Archaeobotanical evidence supports indigenous cucurbit long-term use in the Mesoamerican Neotropics

Alejandra I. Domic, Amber M. VanDerwarker, Heather B. Thakar, Kenneth Hirth, José M. Capriles, Thomas K. Harper, Timothy E. Scheffler, Logan Kistler, Douglas James Kennett

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Abstract

The squash family (Cucurbitaceae) contains some of the most important crops cultivated worldwide and has played an important ecological, economic, and cultural role for millennia. In the American tropics, squashes were among the first cultivated crop species, but little is known about how their domestication unfolded. Here, we employ direct radiocarbon dating and morphological analyses of desiccated cucurbit seeds, rinds, and stems from El Gigante Rockshelter in Honduras to reconstruct human practices of selection and cultivation of Lagenaria siceraria, Cucurbita pepo, and Cucurbita moschata. Direct radiocarbon dating indicates that humans started using Lagenaria and wild Cucurbita starting ~ 10,950 calendar years before present (cal B.P.), primarily as watertight vessels and possibly as cooking and drinking containers. A rind directly dated to 11,150–10,765 cal B.P. represents the oldest known bottle gourd in the Americas. Domesticated C. moschata subsequently appeared ~ 4035 cal B.P., followed by domesticated C. pepo ~ 2190 cal B.P. associated with increasing evidence for their use as food crops. Multivariate statistical analysis of seed size and shape show that the archaeological C. pepo assemblage exhibits significant variability, representing at least three varieties: one similar to present-day zucchini, another like present-day vegetable marrow, and a native cultivar without modern analogs. Our archaeobotanical data supports the hypothesis that Indigenous cucurbit use started in the Early Holocene, and that agricultural complexity during the Late Holocene involved selective breeding that encouraged crop diversification.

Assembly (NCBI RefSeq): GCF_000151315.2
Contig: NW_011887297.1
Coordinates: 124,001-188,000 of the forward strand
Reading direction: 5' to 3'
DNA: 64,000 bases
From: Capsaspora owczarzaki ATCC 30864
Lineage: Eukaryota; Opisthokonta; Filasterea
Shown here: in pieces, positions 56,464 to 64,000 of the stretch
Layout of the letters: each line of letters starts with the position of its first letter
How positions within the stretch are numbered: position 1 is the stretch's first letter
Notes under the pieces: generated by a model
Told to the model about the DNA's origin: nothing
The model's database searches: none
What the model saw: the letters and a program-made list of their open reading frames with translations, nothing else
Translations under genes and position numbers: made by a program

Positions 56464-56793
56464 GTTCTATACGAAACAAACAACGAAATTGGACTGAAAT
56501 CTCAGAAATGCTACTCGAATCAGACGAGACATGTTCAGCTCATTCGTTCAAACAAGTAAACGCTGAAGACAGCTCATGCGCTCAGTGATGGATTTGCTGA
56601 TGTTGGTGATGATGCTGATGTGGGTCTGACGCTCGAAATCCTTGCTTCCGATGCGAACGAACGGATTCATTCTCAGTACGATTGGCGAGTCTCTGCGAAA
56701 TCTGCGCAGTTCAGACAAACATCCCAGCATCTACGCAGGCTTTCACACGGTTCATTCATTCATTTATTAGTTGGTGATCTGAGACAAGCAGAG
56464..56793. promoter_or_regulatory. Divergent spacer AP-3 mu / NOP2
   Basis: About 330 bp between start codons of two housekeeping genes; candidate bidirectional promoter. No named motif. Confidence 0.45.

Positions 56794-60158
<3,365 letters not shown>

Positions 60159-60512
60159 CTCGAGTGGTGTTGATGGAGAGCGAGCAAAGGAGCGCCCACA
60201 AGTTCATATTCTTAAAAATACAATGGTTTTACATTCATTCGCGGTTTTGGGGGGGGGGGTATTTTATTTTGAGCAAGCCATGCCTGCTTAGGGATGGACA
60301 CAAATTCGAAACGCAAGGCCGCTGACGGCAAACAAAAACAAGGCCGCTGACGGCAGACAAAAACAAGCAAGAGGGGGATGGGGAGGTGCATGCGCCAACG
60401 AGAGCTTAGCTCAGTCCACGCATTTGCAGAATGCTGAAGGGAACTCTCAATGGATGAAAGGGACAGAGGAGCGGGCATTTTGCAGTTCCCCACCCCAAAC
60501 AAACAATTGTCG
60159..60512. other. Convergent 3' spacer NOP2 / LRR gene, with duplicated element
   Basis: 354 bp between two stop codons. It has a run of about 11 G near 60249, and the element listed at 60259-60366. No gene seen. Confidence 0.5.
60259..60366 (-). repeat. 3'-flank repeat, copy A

Original languageEnglish (US)
Article number10885
JournalScientific reports
Volume14
Issue number1
DOIs
StatePublished - Dec 2024

All Science Journal Classification (ASJC) codes

  • General

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